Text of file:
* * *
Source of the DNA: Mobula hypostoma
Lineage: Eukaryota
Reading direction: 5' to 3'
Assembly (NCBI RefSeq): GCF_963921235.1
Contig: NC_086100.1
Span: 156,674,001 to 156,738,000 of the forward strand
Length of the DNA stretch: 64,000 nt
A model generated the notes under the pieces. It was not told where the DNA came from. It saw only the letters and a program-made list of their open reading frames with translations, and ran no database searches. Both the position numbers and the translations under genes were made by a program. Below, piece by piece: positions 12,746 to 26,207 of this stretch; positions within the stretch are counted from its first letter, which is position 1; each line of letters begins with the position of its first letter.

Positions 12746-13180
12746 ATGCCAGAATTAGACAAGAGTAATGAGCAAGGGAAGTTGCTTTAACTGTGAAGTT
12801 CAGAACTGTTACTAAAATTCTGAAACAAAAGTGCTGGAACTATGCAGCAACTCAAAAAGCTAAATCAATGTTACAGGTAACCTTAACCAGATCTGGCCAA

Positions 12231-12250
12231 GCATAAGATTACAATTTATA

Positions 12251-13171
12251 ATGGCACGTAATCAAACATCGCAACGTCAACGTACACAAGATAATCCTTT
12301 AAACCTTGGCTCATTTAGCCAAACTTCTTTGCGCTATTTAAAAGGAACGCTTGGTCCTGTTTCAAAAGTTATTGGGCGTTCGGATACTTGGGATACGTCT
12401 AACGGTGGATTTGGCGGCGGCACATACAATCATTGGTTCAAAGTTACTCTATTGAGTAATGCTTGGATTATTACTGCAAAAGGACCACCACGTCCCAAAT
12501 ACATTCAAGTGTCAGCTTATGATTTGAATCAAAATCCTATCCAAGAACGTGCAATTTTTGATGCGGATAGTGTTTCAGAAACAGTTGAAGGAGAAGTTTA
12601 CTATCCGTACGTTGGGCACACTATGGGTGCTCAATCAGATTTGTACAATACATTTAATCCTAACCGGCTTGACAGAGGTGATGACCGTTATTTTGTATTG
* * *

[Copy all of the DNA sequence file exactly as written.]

Source of the DNA: Mobula hypostoma
Lineage: Eukaryota
Reading direction: 5' to 3'
Assembly (NCBI RefSeq): GCF_963921235.1
Contig: NC_086100.1
Span: 156,674,001 to 156,738,000 of the forward strand
Length of the DNA stretch: 64,000 nt
A model generated the notes under the pieces. It was not told where the DNA came from. It saw only the letters and a program-made list of their open reading frames with translations, and ran no database searches. Both the position numbers and the translations under genes were made by a program. Below, piece by piece: positions 12,746 to 26,207 of this stretch; positions within the stretch are counted from its first letter, which is position 1; each line of letters begins with the position of its first letter.

Positions 12746-13180
12746 ATGCCAGAATTAGACAAGAGTAATGAGCAAGGGAAGTTGCTTTAACTGTGAAGTT
12801 CAGAACTGTTACTAAAATTCTGAAACAAAAGTGCTGGAACTATGCAGCAACTCAAAAAGCTAAATCAATGTTACAGGTAACCTTAACCAGATCTGGCCAA

Positions 12231-12250
12231 GCATAAGATTACAATTTATA

Positions 12251-13171
12251 ATGGCACGTAATCAAACATCGCAACGTCAACGTACACAAGATAATCCTTT
12301 AAACCTTGGCTCATTTAGCCAAACTTCTTTGCGCTATTTAAAAGGAACGCTTGGTCCTGTTTCAAAAGTTATTGGGCGTTCGGATACTTGGGATACGTCT
12401 AACGGTGGATTTGGCGGCGGCACATACAATCATTGGTTCAAAGTTACTCTATTGAGTAATGCTTGGATTATTACTGCAAAAGGACCACCACGTCCCAAAT
12501 ACATTCAAGTGTCAGCTTATGATTTGAATCAAAATCCTATCCAAGAACGTGCAATTTTTGATGCGGATAGTGTTTCAGAAACAGTTGAAGGAGAAGTTTA
12601 CTATCCGTACGTTGGGCACACTATGGGTGCTCAATCAGATTTGTACAATACATTTAATCCTAACCGGCTTGACAGAGGTGATGACCGTTATTTTGTATTG